The mobility of vita icons
Since a significant number of Byzantine “vita” icons are preserved in the Monastery of St. Catherine in Sinai, Egypt (view location on map below), it is possible that some might have been gifted or donated to the Monastery by pilgrims. For example, one of the 13th-century “vita” icons of St. George (a martyr who was widely venerated in the Byzantine Empire and often appears as a youthful warrior in Byzantine art) depicts a donor figure sandwiched between the towering, imposing figure of the warrior-saint and the frame. Clad in white in stark contrast to the broad swathes of red and black characterizing George, this figure is identified as John the Iberian (“Iberian” here is a reference to medieval Georgia on the eastern shore of the Black Sea) who was both monk and priest. Alternatively, some of the icons might have been made at the Monastery of St. Catherine itself.
More interesting than these questions of origins, is the fact that the “vita” icon format gained popularity across Europe within a relatively short period. This may have occurred because of its distinctiveness and clarity in conveying information about saints as individuals, as well as its ability to make a vivid visual statement about sanctity writ large. Examples are known in Italy, Cyprus, and Russia, among other places.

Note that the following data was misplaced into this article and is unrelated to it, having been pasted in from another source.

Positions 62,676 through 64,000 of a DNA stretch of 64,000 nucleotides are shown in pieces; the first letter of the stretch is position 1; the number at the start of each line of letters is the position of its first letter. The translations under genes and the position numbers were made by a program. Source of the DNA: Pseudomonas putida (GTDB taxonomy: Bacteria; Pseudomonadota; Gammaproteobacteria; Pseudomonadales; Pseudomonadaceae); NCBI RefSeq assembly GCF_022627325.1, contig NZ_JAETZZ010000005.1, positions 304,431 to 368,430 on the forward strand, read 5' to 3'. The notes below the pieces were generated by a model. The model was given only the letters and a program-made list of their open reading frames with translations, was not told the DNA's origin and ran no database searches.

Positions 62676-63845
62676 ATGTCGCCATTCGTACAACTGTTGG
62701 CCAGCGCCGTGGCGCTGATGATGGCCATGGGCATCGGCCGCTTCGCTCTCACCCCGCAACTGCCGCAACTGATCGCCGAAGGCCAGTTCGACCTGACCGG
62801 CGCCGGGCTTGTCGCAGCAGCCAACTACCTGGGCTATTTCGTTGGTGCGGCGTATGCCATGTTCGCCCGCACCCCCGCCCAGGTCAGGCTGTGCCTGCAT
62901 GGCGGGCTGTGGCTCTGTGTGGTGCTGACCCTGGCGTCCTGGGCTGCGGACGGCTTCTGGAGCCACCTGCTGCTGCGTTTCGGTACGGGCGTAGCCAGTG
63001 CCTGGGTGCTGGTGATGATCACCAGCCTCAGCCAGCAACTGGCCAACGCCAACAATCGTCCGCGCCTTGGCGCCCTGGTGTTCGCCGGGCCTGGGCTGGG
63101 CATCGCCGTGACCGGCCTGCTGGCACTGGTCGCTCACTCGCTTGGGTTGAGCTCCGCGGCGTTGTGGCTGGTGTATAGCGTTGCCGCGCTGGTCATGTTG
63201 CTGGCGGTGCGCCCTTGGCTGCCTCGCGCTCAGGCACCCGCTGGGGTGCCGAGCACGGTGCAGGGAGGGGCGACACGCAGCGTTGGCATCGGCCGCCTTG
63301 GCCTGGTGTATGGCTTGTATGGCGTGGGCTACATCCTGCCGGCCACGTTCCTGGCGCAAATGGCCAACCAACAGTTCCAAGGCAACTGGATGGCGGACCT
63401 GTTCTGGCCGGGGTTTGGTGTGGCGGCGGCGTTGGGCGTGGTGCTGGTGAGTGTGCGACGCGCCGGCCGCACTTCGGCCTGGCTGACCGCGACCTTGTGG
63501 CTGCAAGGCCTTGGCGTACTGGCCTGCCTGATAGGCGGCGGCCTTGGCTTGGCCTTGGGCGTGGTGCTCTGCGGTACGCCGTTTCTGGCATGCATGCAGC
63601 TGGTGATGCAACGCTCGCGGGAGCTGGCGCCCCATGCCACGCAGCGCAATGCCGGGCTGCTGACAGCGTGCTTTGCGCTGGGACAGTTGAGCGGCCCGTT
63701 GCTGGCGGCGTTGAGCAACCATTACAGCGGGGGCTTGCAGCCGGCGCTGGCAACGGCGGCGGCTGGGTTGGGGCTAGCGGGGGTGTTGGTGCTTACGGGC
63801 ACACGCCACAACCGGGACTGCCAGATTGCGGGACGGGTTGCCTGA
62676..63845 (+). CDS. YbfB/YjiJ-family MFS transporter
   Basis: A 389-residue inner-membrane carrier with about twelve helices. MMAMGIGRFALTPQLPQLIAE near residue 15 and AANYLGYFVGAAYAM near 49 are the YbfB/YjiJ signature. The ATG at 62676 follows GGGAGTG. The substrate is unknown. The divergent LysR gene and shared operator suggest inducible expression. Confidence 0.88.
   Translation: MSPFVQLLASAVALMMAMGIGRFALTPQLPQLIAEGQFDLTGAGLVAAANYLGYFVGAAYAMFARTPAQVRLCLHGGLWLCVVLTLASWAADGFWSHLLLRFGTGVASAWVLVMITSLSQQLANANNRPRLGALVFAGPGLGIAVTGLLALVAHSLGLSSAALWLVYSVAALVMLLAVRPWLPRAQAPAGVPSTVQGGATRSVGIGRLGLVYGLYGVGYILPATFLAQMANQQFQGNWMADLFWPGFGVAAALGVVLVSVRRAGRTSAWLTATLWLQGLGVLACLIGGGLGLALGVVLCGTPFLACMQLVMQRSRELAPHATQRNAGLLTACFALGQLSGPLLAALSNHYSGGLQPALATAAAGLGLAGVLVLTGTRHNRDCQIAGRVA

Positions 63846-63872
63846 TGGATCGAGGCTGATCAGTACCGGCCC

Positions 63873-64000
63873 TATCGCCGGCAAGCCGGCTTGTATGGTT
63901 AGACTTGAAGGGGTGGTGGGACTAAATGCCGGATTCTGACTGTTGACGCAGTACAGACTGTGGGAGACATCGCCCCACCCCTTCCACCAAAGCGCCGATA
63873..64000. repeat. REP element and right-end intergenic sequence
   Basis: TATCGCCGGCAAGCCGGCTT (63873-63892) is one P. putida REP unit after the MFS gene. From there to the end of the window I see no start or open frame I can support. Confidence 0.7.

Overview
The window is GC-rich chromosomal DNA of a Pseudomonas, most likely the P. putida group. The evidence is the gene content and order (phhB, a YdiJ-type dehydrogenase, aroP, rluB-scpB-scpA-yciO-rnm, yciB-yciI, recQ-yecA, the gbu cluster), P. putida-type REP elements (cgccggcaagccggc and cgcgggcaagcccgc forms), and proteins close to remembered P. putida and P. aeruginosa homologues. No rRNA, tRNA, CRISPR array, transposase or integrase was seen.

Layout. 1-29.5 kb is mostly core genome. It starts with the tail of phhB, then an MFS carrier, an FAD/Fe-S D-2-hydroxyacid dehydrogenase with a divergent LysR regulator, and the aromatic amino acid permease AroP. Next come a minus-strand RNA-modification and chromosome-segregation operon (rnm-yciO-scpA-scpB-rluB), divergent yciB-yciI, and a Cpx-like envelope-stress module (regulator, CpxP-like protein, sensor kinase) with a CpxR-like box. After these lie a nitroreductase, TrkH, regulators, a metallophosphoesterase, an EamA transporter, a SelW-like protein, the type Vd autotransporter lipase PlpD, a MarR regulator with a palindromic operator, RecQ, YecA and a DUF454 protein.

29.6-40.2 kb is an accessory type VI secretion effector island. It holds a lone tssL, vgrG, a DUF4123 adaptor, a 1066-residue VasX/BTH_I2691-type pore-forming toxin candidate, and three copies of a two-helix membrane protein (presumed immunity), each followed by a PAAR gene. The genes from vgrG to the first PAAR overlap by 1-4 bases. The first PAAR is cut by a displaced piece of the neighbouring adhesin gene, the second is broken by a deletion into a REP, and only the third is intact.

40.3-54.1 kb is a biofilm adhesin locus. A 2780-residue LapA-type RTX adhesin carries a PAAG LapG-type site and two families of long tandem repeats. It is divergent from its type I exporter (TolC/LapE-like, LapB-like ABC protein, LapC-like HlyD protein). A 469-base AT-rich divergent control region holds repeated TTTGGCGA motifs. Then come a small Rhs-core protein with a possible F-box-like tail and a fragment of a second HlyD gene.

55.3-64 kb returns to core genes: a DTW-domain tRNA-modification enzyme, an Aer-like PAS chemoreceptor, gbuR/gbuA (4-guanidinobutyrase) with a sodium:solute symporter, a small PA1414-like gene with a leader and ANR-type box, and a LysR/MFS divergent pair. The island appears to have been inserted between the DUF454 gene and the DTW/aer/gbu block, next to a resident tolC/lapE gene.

Vita icons, east and west
“Vita” icons were most strikingly used in the service of one of the most radical saintly personalities of the medieval west: Francis of Assisi, whose life and many posthumous miracles were included in the format. As the first person to have been recognized officially as a genuine stigmatic (St. Francis was blessed with the wounds of Christ) by the Catholic Church, St. Francis revolutionized ideas of the human body (as an image of the divine), the natural world (Francis preached to birds and other animals), and property (Francis advocated the renunciation of worldly possessions), although a number of Franciscan ideals stemmed from existing strands of ascetic and monastic thought and practice. (Asceticism, from the Greek word for “training,” refers to self-denial as a spiritual discipline; monasticism refers to monks or nuns living lives of asceticism.)
One major difference between the Byzantine and Western “vita” icons is that the format was almost exclusively used in the east for well-established, long-deceased saints (e.g. Nicholas and George) and in the west for recently minted saints (e.g. Francis), and initially for those associated with the Franciscan Order such as St. Clare of Assisi (a noblewoman who lived 1194–1253 and became a nun and follower of St. Francis of Assisi) and St. Margaret of Cortona (a Franciscan nun who lived 1247–97).